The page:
Spaghetti Napolitan was invented in Yokohama by Chef Shigetada Irie of Hotel New Grand during the postwar period. It consists of well-cooked pasta (no al dente here), with a sauce made from onions, green peppers, bacon or ham, and… ketchup. Yes. The sauce is made almost entirely from Japanese ketchup (some add tomato paste to thicken it). You can also add a dash of tabasco sauce to liven it up, but otherwise, it’s very kid-friendly comfort food.
Where Can I Find B-Kyu Gurume?
Another one of the perks of B-kyu gurume is that it is everywhere. Technically speaking, you can find it in your closest convenience store or supermarket, but if you’re looking to try something different, then take a look at Uber Eats or your preferred food delivery app for B-kyu gurume in your area.
You can also look at B-Lunch, a popular blog run by a Japanese foodie that focuses on B-kyu gurume lunch spots around the country. Or if you’d like to see what your area is famous for, you can always check out GuruTabi, which has a ranking of the most popular and famous B-kyu dishes by region.
During non-pandemic times, the B-1 Grand Prix is a food festival and contest held across Japan where local cuisines compete to be that year’s top comfort food. Some winners of that competition later go on to have their products turned into limited edition foods sold in convenience stores and supermarkets as well.
Mini versions of these festivals or celebrations of their wins are also often held in parking areas, so when things are safer for all, maybe a road trip will show you the best comfort foods your region or destination have to offer.
Two Must-Try Japanese Comfort Foods
If you haven’t already tried the above-mentioned dishes, then there are two others that are highly recommended. Full disclosure though, these are definitely high calorie, high carb meals in the making.
Fujinomiya yakisoba (富士宮やきそば) comes from Fujinomiya in Shizuoka prefecture and is seen by many as a local success story. Three-time winner of the B-1 Grand Prix, Fujinomiya yakisoba is responsible for the tourism renaissance that its hometown underwent—and now, there’s even a Fujinomiya Yakisoba Society that promotes authentic versions of this dish around Japan.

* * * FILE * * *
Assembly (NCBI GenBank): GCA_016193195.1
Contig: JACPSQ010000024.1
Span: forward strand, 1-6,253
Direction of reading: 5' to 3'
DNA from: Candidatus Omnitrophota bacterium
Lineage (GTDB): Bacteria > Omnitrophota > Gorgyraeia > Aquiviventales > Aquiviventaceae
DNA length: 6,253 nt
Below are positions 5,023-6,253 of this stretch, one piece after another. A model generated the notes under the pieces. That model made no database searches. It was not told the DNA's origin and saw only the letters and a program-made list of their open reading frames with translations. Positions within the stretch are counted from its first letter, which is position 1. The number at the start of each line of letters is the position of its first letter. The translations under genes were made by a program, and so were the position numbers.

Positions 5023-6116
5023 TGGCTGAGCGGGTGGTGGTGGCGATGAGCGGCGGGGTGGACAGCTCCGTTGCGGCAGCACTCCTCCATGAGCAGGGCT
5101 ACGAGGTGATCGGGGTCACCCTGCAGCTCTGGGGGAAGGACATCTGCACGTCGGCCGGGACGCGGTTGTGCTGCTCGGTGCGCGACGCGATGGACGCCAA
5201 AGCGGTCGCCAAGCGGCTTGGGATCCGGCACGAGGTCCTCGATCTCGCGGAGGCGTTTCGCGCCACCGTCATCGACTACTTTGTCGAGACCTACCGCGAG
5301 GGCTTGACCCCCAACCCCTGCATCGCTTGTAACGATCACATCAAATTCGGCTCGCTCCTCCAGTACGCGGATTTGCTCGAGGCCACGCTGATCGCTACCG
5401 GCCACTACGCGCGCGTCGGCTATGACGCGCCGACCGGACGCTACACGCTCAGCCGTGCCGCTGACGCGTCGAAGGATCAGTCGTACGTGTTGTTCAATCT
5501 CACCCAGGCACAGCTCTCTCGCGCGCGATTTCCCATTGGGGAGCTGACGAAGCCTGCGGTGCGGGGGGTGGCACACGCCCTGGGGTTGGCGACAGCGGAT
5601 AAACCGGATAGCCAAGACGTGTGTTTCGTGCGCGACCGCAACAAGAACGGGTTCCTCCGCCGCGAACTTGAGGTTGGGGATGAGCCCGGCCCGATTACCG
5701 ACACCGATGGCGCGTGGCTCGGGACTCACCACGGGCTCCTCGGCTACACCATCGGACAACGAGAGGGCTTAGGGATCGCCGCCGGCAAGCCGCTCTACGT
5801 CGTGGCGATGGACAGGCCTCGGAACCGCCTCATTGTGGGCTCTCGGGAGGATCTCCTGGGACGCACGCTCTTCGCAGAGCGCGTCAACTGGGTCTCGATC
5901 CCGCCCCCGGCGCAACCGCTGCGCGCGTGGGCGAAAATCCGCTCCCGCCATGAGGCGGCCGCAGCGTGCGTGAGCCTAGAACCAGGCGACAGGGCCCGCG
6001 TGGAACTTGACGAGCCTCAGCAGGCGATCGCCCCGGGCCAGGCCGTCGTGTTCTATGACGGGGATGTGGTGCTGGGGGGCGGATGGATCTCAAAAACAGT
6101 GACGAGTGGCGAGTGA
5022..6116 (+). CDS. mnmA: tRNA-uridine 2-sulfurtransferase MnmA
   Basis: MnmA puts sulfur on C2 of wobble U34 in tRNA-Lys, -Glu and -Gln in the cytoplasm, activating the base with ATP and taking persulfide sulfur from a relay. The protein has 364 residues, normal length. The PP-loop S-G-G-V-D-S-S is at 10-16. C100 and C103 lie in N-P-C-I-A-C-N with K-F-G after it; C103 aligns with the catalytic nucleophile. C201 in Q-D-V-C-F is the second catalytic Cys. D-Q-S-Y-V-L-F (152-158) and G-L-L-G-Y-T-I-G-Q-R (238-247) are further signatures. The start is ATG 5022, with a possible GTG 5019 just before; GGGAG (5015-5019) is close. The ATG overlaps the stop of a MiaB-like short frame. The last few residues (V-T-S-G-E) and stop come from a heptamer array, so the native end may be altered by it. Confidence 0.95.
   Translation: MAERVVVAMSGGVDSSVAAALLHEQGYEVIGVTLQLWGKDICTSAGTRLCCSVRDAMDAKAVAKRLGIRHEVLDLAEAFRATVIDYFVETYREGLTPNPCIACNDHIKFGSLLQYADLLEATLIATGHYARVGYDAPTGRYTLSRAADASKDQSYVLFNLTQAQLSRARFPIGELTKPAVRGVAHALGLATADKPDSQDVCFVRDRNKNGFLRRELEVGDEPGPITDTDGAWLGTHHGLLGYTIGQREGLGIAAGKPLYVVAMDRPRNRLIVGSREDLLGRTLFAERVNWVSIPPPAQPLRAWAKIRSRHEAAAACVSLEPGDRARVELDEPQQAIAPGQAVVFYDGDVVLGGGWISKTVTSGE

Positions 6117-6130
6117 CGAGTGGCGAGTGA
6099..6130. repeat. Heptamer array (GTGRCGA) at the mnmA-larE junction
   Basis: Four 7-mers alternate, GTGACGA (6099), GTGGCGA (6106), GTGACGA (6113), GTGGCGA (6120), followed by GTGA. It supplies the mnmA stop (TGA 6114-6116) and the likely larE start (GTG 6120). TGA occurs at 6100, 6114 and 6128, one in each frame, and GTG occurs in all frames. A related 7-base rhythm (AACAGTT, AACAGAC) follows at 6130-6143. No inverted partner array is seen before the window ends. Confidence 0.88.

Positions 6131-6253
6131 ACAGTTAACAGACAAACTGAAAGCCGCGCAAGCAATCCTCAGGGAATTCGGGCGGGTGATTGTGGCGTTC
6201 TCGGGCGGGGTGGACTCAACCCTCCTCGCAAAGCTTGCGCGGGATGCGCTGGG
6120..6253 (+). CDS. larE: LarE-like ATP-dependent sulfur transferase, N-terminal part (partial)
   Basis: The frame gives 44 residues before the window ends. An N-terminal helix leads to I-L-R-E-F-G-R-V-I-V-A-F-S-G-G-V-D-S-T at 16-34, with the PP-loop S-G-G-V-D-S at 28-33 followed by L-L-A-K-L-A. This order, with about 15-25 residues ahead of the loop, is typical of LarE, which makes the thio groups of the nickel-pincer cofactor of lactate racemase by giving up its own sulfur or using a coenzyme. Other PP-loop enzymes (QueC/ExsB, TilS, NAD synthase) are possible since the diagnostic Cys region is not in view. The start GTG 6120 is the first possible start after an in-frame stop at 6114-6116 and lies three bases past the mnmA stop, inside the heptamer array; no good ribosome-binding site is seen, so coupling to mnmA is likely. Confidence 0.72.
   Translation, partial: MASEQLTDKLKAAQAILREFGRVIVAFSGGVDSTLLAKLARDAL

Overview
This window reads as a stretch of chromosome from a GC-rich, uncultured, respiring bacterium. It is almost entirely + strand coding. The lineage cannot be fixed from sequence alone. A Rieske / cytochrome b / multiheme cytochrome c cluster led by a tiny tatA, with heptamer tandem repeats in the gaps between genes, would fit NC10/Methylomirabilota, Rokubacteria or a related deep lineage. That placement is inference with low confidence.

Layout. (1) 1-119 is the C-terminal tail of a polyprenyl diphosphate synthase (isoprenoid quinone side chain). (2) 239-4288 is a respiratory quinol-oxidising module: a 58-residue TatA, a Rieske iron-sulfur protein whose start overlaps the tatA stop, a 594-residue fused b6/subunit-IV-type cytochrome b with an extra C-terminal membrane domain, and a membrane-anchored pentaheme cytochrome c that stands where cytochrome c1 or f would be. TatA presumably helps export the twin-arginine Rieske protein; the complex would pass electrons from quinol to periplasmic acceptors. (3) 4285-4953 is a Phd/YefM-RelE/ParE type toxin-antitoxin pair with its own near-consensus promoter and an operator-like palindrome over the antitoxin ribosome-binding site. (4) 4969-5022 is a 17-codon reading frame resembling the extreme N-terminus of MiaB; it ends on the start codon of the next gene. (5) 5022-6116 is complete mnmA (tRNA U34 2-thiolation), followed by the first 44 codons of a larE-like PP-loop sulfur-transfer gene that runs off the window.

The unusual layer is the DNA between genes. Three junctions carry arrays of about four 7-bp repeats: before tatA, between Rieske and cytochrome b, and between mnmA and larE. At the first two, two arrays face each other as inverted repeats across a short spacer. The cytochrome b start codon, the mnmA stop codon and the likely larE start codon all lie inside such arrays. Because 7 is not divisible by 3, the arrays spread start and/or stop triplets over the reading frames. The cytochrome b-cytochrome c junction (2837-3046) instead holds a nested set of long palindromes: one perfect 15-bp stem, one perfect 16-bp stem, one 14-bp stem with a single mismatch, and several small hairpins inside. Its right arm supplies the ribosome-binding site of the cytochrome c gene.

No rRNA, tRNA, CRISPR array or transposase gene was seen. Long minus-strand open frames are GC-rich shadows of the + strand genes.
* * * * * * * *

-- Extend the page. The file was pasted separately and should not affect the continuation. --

While yakisoba itself is a B-kyu gurume, what sets Fujinomiya yakisoba apart is that the yakisoba noodles, cabbage, and meat, are then topped with sardine powder (as opposed to straight-up bonito flakes), sauce, and pickled ginger. The noodles are also made with less water, so they’re firmer than other types.
The second dish is one that carb-lovers will really enjoy. The Sanuki udon burger (讃岐うどんバーガー), comes from the smallest prefecture in Japan, Kagawa prefecture. Kagawa is also aptly nicknamed the ‘udon prefecture’ as it’s home to Sanuki udon, and several hundred udon shops, each with their own take on this classic dish.
Udon noodles are thick and very filling on their own, but when fried and piled high on a burger (with or without a patty or two), they become a very unhealthy but enjoyable regional delight. There are many, many varieties of Sanuki udon burgers available, but personally speaking, the best for me is without a patty and topped with a fried egg. Then you can really enjoy the taste of the noodles and sauce.
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If you’re looking for ways to help your local businesses and change up your at-home dining menu, why not check out the regional cuisines in your area? And, if you’re suddenly craving comfort foods from back home, here are the best pizza and burger places you can find in Tokyo instead.